The study examined twenty-four subjects with ages ranging from forty to seventy-five years that took 1 g of ascorbic acid daily for 6 months. The subjects had moderately high cholesterol levels, averaging 253 mg per deciliter. Six months of daily intake of 1 g of ascorbic acid reduced their cholesterol levels to 210 mg per deciliters on average. Control subjects who hadn’t received any ascorbic acid showed a slight increase of 12 mg per deciliter (Pauling, 1976).

Overall, Pauling compared the cholesterol intake of one egg per day, which produces on average 8 mg of cholesterol per deciliter in the blood. He concluded from the study that an intake of 1 g per day of ascorbic acid could reduce cholesterol levels by 43 mg per deciliter, which comparably is equivalent to eliminating 5 eggs per day from the diet (Pauling, 1976).

Ascorbic Acid is necessary for collagen synthesis in the body, and sufficient wound healing depends on adequate amounts of the vitamin. Pauling suggested that persons undergoing surgery should receive increased doses of ascorbic acid (Pauling, 1976). One study revealed that a patient with a bilateral hernia only had a plasma concentration of 0.9 mg per liter. The patient was administered 100 mg of ascorbic acid per day after the herniorrhaphy on one side, and was given 1,100 mg following a second operation on another side. The skin and fascia wounds from the first operation did not heal well, yet the wounds from the second operation healed properly (Bartlet, Jones & Ryan, 1942).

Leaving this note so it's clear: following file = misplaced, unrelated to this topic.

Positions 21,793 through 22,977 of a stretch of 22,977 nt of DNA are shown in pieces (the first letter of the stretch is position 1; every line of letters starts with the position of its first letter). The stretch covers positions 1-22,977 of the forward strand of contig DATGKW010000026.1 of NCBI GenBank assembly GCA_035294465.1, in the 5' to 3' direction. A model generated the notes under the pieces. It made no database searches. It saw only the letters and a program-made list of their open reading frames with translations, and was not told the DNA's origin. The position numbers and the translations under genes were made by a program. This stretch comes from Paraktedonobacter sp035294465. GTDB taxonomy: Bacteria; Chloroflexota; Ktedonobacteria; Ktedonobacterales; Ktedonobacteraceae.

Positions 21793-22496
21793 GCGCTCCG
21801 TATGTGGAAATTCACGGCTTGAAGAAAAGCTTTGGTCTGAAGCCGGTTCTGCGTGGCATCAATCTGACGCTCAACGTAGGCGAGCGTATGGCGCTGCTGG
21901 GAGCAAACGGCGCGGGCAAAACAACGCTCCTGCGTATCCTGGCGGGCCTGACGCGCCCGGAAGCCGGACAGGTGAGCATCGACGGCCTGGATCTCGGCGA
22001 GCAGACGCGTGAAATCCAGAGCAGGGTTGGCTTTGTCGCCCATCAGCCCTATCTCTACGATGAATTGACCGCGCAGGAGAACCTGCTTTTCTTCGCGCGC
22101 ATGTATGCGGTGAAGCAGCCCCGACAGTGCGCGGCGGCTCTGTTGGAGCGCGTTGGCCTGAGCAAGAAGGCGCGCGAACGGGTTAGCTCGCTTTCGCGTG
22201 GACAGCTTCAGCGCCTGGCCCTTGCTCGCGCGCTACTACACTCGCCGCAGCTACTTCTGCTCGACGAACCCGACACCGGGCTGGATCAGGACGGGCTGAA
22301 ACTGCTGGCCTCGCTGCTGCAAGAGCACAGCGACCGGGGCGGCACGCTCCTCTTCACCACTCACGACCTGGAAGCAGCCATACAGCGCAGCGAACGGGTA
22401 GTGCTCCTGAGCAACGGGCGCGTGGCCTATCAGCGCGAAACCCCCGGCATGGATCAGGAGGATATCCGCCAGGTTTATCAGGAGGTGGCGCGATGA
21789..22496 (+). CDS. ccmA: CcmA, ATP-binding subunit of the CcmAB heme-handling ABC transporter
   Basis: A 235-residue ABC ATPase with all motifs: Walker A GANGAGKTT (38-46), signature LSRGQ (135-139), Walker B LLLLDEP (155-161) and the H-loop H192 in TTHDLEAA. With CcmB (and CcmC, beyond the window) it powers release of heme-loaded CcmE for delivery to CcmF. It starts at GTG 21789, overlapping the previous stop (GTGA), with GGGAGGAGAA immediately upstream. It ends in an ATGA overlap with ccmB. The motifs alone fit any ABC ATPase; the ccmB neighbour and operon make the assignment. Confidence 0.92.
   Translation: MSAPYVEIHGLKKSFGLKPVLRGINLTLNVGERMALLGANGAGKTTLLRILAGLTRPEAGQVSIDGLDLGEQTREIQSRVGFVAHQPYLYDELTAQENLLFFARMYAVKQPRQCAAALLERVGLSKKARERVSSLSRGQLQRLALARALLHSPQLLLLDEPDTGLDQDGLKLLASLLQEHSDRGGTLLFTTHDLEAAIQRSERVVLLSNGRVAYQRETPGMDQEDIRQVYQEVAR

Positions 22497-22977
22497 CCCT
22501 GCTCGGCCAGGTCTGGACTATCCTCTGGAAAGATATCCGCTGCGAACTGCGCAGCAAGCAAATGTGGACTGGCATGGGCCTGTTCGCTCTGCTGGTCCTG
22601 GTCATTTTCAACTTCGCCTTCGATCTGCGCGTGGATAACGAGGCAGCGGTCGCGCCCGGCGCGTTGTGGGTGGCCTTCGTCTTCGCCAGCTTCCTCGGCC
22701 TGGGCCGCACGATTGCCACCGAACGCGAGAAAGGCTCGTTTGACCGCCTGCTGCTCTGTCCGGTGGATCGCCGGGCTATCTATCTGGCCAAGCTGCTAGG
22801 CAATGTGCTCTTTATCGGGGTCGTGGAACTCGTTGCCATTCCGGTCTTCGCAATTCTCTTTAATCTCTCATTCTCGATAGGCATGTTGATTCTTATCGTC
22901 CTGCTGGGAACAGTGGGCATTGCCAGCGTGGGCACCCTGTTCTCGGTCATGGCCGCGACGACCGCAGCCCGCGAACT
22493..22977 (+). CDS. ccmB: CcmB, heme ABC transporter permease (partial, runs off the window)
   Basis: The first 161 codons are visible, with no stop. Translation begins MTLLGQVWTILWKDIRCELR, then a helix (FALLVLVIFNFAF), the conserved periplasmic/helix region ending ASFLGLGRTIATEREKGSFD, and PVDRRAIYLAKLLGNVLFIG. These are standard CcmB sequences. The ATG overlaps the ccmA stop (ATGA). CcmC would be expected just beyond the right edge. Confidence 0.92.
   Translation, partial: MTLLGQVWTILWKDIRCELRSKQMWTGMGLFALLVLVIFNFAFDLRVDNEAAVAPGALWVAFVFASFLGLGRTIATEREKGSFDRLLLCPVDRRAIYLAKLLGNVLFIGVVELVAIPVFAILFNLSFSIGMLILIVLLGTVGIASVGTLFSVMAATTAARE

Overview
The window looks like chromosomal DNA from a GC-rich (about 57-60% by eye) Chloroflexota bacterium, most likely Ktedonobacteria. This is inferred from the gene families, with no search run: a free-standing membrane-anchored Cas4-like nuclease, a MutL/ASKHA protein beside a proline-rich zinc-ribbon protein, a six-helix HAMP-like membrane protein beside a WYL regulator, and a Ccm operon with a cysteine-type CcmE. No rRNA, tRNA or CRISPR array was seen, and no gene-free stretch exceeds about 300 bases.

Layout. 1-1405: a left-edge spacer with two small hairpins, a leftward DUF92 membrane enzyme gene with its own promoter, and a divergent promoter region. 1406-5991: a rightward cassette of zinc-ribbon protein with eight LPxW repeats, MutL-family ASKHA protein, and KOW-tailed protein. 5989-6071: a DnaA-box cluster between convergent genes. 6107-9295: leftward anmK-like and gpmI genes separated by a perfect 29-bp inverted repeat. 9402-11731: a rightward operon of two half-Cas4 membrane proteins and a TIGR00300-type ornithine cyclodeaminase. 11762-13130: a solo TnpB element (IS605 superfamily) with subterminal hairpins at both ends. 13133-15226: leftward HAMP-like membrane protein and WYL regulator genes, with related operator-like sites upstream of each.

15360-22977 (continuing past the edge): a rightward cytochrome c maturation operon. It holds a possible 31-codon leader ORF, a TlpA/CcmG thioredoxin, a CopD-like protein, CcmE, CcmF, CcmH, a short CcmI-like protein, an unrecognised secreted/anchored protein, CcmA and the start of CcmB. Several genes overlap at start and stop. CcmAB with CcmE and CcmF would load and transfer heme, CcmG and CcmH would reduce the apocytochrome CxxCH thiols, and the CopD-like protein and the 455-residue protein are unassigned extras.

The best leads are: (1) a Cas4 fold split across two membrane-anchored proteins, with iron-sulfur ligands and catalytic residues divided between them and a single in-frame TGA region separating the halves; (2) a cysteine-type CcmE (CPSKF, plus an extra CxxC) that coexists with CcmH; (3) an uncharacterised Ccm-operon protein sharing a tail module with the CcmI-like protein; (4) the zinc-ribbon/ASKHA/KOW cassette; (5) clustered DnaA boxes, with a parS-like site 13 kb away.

A number of reports indicating the efficacy of vitamin C on wound healing after surgery have been cited by Stone (1972). Likewise many studies have shown that large doses of ascorbic acid resulted in accelerating wound healing. Some surgeons have suggested that their patients take additional vitamin C before a surgery, and then administered 5 g or more to each liter of intravenous fluid prior to performing the surgery. Other physicians have observed that increased doses of vitamin C decreased postsurgical pain, reduced the time needed for regaining normal bodily functions, expedited rapid wound healing, and decreased the overall length of time spent in the hospital (Pauling, 1976).

“ For three days I have been listening to talks about the value of vitamin C and other natural substances, and I have not heard a single mention of the name Linus Pauling. Has not the time come when we should admit that Linus Pauling was right all along?”